Walnut Place Laundromat
Sunday, November 10, 2013
1:00 -5:00 pm
Free and open the public; tips welcomed/encouraged.
A laundromat is a place of cleanliness, relaxation, and renewal. For most, Sunday is laundry day and typically involves a day mixed with laziness as well as productivity. Renewal, an event that will take place at the Walnut Place Laundromat will consist of a schedule of activities, programs, and services that will seek to enhance the experience of the everyday chore of laundry.
D. Shattuck and Chad Kepler will offer a variety of natural and cleansing refreshments that will be served throughout the day, including beverages such as kombucha, home brewed iced tea, and iced water with hints of lemon or cucumber. In addition, D. will be serving premium tea in a traditional Chinese style.
1:00 & 2:00 pm
Sitting is the new smoking and Abbi Miller will host a brief yoga session that will focus on sitting exercises, improving posture, and movements that will address common ailments from prolonged sitting. (Please consider bringing your own Yoga Mat).
Partnering with Steph French, therapeutic neck massages from a professional masseuse will be offered on a first-come-first serve basis. Tips welcomed.
Renewal is a program designed by St. Louis based artist Alex Elmestad and is in conjunction with Byproduct: The Laundromat a project organized by Sean Starowitz, which aims to cultivate a deeper understanding of socially-engaged art practice in Kansas City. Through small-scale tutorials, invited conversations, and site-specific projects (during which program attendees actually do their laundry), Byproduct connects audiences that are interested in art that involves the community in unexpected ways: art goers, supporters, artists, and the immediate community. All programming will take place at Walnut Place Laundromat, an unusual venue for such an event, but one that Starowitz hopes will challenge the notion of traditional art spaces.
Alex Elmestad (b. 1984) is an artist, museum programmer, scholar, educator, writer, and curator. In 2007 he established a studio dedicated to spatial research and sensory design. Often collaborating with experts in diverse disciplines, his artistic practice explores social relations and perceptual phenomena through the manipulation of the natural or artificial environment. His practice is influenced by the human experience and often involves sincere conversations and relationships between collaborators and participants about varied subject matter. With this tactic, his practice becomes relational, and observers become willing participants. Projects often question the context and meaning of various forms of space, how we perceive our environments, and how that interpretation or misinterpretation connects participants to each other. Other prevalent themes in artistic works include experimentation with curiosity and self-discovery. Community also plays a large role, and his artistic projects blur the boundaries between art, architecture, public intervention, and activism.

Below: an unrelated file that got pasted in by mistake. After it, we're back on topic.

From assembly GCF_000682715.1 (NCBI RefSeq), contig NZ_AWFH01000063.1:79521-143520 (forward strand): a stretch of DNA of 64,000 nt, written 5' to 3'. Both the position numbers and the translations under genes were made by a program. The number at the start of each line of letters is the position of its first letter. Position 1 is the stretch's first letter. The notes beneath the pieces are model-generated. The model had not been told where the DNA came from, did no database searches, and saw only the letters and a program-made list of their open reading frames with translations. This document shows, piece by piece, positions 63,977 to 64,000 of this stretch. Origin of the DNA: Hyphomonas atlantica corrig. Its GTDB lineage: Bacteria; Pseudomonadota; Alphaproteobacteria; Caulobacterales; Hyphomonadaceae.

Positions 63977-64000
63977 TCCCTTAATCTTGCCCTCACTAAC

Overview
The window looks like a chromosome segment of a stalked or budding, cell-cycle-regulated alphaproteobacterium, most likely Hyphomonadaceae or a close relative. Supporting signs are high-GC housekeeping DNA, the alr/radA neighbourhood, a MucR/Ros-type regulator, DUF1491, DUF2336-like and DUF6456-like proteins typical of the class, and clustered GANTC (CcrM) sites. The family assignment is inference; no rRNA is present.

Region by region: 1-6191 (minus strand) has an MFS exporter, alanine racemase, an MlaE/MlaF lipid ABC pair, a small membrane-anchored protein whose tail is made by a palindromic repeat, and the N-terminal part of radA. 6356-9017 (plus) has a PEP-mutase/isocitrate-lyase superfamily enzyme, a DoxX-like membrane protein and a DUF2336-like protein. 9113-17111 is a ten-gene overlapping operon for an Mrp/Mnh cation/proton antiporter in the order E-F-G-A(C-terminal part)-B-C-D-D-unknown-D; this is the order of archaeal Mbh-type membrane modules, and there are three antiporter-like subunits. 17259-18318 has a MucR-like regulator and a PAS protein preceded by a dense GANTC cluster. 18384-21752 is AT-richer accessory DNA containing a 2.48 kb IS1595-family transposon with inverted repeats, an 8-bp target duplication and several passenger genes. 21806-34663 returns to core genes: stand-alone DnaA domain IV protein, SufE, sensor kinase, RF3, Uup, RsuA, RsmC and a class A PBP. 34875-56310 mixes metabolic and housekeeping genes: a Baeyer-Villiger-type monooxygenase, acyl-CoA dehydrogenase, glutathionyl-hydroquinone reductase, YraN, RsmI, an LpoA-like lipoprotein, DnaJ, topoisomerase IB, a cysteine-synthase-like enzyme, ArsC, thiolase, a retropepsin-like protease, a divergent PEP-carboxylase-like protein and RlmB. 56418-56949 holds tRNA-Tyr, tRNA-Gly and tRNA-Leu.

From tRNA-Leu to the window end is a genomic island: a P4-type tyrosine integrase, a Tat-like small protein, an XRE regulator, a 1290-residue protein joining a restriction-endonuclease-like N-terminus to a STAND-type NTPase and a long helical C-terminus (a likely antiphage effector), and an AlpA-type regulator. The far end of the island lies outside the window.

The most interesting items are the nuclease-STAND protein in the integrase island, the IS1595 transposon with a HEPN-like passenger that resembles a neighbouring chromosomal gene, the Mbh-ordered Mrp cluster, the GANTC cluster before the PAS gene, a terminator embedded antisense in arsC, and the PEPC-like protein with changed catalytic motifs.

In 2013 he founded Culture Agency, which produces interdisciplinary projects, events, and art that centers on public engagement. The urban environment and community acts as the creative platform, allowing artists to remain unconfined by physical space. There are no walls, limitations, or rules. Promoting collaboration and dialogue between multiple fields of knowledge, the social programming is dedicated to making culture accessible for all.
He received a BFA in Interdisciplinary Arts from Kansas City Art Institute, studied at the School of the Art Institute of Chicago, and received an MA in History with a Concentration in Museum Studies from the University of Missouri–St. Louis. He is currently the Manager of Public Programs and Interpretation at the Contemporary Art Museum St. Louis. He is also a guest lecturer at the University of Missouri–St. Louis, and his current research focuses on alternative museum practices and social practice in contemporary art.